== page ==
In April this year, Florida’s state-run insurer for property owners that cannot obtain insurance elsewhere, the Citizens Property Insurance Corporation, made a $1.5 billion cat bond offering – the biggest single cat bond transaction on record. In another example of public agency getting into the cat-bond game, after New York’s Metropolitan Transportation Authority (MTA), suffered a $5 billion dollar hit from Hurricane Sandy, insurers were reluctant to underwrite the MTA again. So the transit authority set up a Bermuda-registered vehicle, MetroCat Re Ltd., to issue $200 million in cat bonds directly to Wall Street.
Mexico was the first state to issue cat bonds. The government has issued cat bonds twice so far, a $290 million tender in 2009 to cover earthquake risk, and a highly-subscribed $315 million offering in 2012, to cover earthquake and hurricane risk along the Atlantic and Pacific coasts. Both tenders were arranged by the World Bank under its MultiCat Program, which is keen to see the model embraced by other developing nations as a way to reduce the increasing pressure on public finances from natural disasters and maintain balanced budgets.
Then in June this year, the World Bank issued the first cat bond of its own, in partnership with the freshly established Caribbean Catastrophe Risk Insurance Facility (CCRIF). This $30 million offering pools the risk of 16 nations including Haiti against tropical cyclones and earthquakes, although CCRIF is expected to expand its remit to central American nations in the near future as well.
Similar programmes are being mounted to cover against Turkish earthquakes, drought-incurred shortfalls in maize production in Malawi, and general climate-related disasters affecting municipalities in the Philippines – with the latter brokered by the UN Office for Disaster Risk Reduction (UNISDR). And at the UN climate summit in New York in September, African Risk Capacity, an agency of the African Union, announced the Extreme Climate Facility (XCF), a multi-year, $1 billion series of cat-bond offering that are to be offered over the course of 2016.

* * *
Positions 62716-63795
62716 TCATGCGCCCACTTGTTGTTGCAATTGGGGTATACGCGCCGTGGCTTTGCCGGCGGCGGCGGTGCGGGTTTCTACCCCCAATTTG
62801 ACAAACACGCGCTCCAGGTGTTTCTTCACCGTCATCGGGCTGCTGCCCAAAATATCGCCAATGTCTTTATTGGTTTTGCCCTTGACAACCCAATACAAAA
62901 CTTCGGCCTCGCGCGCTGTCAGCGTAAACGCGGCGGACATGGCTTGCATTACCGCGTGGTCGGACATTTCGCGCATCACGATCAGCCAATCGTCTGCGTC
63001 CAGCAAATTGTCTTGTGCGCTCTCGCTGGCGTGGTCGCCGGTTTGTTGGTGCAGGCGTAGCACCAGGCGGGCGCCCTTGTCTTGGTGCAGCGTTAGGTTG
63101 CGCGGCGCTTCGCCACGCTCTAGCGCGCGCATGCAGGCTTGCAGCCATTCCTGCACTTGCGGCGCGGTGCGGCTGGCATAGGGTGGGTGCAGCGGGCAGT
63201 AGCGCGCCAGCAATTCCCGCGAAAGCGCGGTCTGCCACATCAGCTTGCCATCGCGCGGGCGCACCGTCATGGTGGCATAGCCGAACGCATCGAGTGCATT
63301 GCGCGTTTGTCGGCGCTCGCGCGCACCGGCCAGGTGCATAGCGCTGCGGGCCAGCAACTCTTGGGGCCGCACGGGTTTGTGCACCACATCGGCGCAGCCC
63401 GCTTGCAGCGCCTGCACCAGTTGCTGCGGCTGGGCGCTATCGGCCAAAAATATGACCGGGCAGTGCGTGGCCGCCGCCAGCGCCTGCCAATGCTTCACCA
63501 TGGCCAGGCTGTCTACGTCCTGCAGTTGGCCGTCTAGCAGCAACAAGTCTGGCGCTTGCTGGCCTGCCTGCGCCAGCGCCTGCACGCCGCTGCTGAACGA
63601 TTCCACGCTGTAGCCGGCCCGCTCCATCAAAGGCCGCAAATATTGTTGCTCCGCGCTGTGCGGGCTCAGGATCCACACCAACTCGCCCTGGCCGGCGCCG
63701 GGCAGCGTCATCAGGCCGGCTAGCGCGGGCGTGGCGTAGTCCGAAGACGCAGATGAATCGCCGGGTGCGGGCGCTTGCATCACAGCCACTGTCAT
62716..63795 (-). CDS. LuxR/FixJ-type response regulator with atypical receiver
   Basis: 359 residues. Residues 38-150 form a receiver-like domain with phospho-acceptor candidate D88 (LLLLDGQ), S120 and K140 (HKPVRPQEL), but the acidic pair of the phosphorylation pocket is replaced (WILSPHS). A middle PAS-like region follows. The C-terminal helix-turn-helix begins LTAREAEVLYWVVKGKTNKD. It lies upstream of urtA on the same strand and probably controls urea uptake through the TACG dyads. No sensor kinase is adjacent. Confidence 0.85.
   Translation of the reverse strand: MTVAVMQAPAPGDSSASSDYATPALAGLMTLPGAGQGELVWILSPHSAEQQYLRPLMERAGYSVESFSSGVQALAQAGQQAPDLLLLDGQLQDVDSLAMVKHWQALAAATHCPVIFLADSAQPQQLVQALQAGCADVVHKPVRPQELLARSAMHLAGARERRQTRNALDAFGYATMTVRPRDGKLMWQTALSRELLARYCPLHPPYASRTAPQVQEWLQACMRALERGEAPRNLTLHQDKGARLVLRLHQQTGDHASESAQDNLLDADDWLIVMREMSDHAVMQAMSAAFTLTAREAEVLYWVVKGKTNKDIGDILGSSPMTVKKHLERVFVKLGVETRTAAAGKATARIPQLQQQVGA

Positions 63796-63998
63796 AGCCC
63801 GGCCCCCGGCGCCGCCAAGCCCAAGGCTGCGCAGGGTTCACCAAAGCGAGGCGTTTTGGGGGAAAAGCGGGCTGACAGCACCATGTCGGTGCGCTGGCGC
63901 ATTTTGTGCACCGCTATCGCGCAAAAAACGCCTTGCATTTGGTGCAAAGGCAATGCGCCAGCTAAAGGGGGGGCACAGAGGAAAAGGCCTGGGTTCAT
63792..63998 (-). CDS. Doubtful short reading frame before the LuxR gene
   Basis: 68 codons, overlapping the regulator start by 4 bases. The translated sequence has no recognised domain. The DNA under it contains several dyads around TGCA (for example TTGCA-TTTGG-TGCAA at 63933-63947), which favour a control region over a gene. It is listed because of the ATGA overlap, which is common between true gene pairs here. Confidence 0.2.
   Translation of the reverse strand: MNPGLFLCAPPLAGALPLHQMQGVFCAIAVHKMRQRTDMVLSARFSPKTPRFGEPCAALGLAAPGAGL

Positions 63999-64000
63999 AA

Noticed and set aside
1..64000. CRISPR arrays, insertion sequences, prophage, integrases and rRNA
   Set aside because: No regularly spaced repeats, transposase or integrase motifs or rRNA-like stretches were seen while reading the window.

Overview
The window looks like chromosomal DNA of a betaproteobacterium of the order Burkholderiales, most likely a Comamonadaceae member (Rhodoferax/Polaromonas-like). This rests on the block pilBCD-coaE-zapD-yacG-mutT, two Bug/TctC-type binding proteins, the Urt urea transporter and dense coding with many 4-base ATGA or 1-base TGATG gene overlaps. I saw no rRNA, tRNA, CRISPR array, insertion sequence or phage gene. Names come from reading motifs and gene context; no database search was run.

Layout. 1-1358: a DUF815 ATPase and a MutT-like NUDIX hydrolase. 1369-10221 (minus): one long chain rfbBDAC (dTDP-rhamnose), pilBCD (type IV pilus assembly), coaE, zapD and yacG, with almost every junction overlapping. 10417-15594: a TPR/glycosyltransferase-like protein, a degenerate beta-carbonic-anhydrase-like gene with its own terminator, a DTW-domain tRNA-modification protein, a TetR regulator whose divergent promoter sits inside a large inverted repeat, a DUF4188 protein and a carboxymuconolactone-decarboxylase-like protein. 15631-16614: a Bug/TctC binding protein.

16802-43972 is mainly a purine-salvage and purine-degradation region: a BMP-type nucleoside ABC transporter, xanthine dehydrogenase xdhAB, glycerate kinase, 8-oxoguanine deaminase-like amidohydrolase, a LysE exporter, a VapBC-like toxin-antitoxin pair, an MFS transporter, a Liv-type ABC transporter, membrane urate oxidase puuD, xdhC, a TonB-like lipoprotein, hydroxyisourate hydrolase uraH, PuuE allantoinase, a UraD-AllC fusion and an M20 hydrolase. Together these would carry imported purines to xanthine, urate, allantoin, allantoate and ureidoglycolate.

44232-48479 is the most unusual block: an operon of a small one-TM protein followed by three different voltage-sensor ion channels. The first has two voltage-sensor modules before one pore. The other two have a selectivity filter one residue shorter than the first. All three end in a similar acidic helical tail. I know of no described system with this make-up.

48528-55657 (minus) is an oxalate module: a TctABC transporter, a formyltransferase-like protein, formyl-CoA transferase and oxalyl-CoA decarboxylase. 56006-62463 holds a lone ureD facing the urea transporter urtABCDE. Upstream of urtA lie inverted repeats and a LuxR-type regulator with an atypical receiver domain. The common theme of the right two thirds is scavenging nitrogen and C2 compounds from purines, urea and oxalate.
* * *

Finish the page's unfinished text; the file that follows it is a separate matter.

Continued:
With existing pledged climate finance from the developed world pitifully inadequate, particularly for adaptation to climate change, developing countries are beginning to see cat bonds as a fairy godmother, giving direct access to vast sums from capital markets arriving in the knick of time to make so many of their climate worries go away. Cat bonds are seen in part as a replacement for near non-existent public-sector climate finance.
“Africa needs solutions,” said Ngozi Okonjo-Iweala, the Nigerian finance minister and chair of the ARC, announcing the offering in New York. “The XCF will offer African nations a new financing mechanism to manage climate risks by providing direct access to new private capital and by leveraging development partner contributions. We are leading the way in innovative climate finance.”
While the cat bond market has so far been focussed on the developed world, and the US in particular, the key players in this new market believe the best is yet to come from the developing world.
“The ‘disaster gap’ between economic losses and insured losses is getting wider, leaving governments and society on the hook for the cost of rebuilding. Climate change and urbanisation are expected to exacerbate future losses from catastrophes,” notes BNY Mellon in a report on the sector. “At present, 75% of this alternative capacity is focused on US peak perils – mainly windstorm and earthquake. There is a real opportunity for insurers to properly embrace the cat bond sector, to innovate and become more global.”
Likewise, the reinsurance giant, Swiss Re, argues that they can help developing countries “make their societies more resilient” by transferring risk from government to the private sector: “Despite a growing trend towards more insurance coverage for catastrophic losses, the amount of uninsured losses is nonetheless growing faster, especially in developing countries. This is illustrated by the fact that little to no insurance covered losses from the two largest natural disasters in 2008, the Sichuan earthquake in China and Cyclone Nargis that struck Myanmar.”
Lloyd’s of London estimates this gap, defined as the minimum levels of coverage necessary, at $168 billion annually, with the largest single gap being in China.